Japanese candlesticks - Inverted hammer

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Inverted hammer



Definition: An inverted hammer structure is comprised a single Japanese candlestick. The candlestick has a small body, bullish or bearish, with a long high wick which is at least twice as long as the body. The closing price of the next candlestick must be higher than the top of the hammer.

Illustration:

Inverted hammer
Characteristic: An inverted hammer often forms after a significant drop characterized by several large red Japanese candlesticks. If the pattern is formed after a bullish trend, it is called a shooting star.

Significance: An inverted hammer is a reversal pattern, it indicates a bullish trend reversal. This reflects increasing buying pressure, with a temporary takeover during the candlestick’s life.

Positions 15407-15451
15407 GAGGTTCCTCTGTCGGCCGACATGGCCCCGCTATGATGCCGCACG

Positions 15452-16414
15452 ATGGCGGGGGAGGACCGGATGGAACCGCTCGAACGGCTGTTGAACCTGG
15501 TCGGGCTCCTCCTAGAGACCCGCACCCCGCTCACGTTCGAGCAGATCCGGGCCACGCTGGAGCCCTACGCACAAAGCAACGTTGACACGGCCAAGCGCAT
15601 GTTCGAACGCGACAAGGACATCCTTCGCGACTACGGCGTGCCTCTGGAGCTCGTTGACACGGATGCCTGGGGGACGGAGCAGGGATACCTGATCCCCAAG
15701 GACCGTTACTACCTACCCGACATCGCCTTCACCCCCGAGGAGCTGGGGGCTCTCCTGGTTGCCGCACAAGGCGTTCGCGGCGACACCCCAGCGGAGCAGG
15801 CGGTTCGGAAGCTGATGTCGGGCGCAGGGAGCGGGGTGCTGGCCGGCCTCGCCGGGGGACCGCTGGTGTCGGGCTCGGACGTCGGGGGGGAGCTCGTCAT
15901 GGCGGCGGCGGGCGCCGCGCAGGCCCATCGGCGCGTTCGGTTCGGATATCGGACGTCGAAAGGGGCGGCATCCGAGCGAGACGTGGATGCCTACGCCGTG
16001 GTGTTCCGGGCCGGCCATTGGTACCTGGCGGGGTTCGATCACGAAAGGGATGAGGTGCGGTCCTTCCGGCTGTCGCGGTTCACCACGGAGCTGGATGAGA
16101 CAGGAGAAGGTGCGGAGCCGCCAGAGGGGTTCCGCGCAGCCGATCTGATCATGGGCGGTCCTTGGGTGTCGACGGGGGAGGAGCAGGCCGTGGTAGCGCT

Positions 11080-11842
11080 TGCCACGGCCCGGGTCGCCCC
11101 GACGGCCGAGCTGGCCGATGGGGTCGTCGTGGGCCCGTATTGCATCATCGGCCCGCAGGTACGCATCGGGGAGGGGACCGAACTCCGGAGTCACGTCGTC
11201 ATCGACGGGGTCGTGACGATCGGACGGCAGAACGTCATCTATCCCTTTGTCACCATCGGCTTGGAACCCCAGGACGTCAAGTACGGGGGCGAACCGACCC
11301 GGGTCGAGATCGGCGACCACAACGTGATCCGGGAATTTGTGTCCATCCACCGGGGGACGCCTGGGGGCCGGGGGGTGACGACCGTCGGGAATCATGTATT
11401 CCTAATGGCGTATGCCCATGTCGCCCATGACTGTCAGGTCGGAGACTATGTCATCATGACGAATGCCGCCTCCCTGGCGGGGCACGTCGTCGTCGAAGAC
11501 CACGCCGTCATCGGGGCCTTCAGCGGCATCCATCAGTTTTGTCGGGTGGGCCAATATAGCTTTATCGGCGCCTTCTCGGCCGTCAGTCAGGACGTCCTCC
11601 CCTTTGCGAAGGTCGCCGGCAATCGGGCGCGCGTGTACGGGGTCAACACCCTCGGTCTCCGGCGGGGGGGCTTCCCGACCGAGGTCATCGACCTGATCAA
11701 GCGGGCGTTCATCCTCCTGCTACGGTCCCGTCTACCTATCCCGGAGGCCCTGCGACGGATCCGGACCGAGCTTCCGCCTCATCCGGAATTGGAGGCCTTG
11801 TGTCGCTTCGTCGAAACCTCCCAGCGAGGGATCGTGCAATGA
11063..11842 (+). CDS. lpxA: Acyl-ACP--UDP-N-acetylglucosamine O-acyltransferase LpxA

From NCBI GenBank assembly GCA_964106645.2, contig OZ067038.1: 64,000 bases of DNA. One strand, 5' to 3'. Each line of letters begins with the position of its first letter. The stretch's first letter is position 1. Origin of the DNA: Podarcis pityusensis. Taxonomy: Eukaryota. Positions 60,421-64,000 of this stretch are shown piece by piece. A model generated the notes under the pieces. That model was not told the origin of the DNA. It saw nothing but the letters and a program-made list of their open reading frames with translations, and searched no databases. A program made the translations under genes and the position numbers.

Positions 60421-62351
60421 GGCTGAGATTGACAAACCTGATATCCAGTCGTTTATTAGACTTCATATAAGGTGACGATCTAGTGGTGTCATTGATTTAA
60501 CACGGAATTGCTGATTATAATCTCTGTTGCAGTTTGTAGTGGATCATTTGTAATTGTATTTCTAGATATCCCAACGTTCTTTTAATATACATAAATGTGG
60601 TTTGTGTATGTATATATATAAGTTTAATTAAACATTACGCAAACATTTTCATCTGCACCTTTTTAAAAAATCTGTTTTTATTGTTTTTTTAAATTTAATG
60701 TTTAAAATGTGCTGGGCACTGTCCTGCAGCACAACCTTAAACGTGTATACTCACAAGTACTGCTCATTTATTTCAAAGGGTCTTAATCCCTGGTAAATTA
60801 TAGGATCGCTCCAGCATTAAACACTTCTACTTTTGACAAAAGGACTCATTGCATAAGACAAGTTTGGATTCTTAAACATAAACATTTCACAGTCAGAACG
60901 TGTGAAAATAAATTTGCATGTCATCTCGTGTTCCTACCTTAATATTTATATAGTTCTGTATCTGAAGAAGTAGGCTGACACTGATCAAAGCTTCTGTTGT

Note: It is preferable if the candlestick is bullish, this reinforces the hammer’s relevance but a bearish candlestick does not invalidate the pattern. The ideal is an inverted hammer doji. The larger the shadow and the smaller the body, the stronger the pattern.

Inverted hammer doji



Inverted hammer doji
Invalidation: If the next candlestick is not bullish or does not open on a bullish gap, the inverted hammer is invalidated.

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